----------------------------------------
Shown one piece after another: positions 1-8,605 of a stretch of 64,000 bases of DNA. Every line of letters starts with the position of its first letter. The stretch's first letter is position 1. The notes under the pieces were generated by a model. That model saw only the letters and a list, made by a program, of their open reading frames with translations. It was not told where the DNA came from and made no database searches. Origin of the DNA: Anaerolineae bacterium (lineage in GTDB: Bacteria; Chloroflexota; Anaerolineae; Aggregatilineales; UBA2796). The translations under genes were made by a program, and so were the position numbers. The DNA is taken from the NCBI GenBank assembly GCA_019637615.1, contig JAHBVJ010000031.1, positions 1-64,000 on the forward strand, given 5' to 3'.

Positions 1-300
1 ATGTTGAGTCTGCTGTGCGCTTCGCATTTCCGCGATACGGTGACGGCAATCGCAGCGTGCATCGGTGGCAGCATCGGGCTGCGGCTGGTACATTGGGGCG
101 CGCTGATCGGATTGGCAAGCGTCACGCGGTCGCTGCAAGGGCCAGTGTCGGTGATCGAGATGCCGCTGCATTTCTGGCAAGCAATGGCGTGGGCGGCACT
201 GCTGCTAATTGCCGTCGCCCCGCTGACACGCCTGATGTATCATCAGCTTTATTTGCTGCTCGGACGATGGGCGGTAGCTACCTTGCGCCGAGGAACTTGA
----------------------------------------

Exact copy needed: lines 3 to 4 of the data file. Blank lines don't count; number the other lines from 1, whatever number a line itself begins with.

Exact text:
1 ATGTTGAGTCTGCTGTGCGCTTCGCATTTCCGCGATACGGTGACGGCAATCGCAGCGTGCATCGGTGGCAGCATCGGGCTGCGGCTGGTACATTGGGGCG
101 CGCTGATCGGATTGGCAAGCGTCACGCGGTCGCTGCAAGGGCCAGTGTCGGTGATCGAGATGCCGCTGCATTTCTGGCAAGCAATGGCGTGGGCGGCACT